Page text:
I agree that some spots on my outside could have used a bit more attention to detail. 2 of the big problems (stick and volume wheel holes) came due to having to swap or move components later into the build. i have no excuse other than lazyness when it comes to that cartridge slot. i might try to sand it down a bit in the future.

to answer a few questions

it does get warm, i'd say after about an hour of use it starts to feel warm in the hands, but i really wasn't joking when i mentioned opening it up and blowing on it. the heat sinks work great, there's just not much air flow, so opening it a few seconds really brings the heat back down. besides, i figure if none of the hot glue is getting tacky, it can't be that bad. i may experiment a bit with the second one and look into a cooling fan.

the A/B/C and all other buttons are tact switches. similar in feel to the GBA sp buttons if you're familiar. you are correct that they don't come out that far. as far as button action, they work and feel great, like the SP. the only thing is these guys click pretty good. when i'm grinding on pokemon my girlfriend gets annoyed with all the clicking. the other minor button issue is that it is a bit of a reach from resting the thumb on the a/b and having my index finger on the R/Z on top. if i had smaller hands it could be a problem.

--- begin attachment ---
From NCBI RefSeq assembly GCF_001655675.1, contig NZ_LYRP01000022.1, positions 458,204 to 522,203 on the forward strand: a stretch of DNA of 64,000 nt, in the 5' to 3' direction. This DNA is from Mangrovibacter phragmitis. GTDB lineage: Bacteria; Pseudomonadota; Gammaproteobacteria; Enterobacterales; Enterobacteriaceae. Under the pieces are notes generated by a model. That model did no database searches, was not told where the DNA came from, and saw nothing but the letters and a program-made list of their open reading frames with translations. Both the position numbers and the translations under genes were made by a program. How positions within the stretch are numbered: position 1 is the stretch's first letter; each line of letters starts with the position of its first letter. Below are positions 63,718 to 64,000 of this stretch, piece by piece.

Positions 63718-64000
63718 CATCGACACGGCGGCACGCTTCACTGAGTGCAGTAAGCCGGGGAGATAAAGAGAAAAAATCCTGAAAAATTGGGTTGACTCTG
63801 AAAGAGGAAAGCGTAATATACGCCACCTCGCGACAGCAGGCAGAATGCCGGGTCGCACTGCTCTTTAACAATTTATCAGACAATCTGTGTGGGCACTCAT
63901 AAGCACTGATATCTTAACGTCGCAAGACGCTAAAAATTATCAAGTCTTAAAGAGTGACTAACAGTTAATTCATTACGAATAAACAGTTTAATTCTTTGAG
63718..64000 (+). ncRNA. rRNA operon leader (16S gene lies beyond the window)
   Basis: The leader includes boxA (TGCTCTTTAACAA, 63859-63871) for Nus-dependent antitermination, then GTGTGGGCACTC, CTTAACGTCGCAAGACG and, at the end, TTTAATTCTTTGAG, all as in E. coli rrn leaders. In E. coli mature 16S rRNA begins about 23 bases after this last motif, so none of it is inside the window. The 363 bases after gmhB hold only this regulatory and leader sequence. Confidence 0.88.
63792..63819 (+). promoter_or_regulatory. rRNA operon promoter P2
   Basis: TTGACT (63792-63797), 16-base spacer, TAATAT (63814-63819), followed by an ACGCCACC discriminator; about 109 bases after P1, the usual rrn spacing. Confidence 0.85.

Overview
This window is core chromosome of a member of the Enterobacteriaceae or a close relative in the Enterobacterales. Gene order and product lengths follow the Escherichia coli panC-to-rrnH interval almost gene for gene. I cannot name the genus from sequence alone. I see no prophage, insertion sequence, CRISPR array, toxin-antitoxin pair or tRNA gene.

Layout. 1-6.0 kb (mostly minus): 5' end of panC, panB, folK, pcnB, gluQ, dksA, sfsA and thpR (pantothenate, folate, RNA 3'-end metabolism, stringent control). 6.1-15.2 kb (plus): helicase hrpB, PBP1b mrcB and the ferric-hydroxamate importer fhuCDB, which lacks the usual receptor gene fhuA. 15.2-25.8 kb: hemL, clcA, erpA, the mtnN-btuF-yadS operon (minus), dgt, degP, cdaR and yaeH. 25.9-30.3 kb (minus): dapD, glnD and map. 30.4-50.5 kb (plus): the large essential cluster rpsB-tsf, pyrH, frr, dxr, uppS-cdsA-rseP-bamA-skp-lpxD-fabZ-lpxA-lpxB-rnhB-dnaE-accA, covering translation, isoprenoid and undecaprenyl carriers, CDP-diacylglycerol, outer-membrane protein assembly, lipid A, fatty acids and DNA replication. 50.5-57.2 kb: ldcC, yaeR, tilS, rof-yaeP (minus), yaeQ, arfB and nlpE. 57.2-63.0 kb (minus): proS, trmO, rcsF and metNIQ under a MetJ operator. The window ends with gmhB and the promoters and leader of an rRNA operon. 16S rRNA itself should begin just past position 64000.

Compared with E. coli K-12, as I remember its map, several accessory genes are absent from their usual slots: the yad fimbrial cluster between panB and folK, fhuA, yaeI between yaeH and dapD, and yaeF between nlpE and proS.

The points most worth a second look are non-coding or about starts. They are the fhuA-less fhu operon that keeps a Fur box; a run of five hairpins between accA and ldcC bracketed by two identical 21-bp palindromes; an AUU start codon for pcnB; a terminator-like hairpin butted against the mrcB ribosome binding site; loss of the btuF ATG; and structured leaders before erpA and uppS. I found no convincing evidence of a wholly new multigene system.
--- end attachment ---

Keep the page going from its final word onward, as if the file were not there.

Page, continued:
portable-junkie said:
Are u selling the n64??? Please let me know! Or could u build me one i have the screen motherboard ...thankx

You would have a lot better luck if you posted in the junkyard section rather than replying to old threads. Spelling, grammar, and punctuation help a potential seller take you seriously, which is important for transactions involving hundreds of dollars. You do know that even low end portables cost in the upper triple digits, right? There is much more to it than a screen and motherboard.

Id rather you get some sort of explanation and guidance rather than be left hanging.
Best of luck friend.

Also, asdfqwer,
I bet if you put in a tiny fan with a little switch you could turn it on to cool the system when it warms up without opening the case and blowing on it. The N64 cart and slot already need a good blow to work every now and then; might as well save your lungs a bit ;)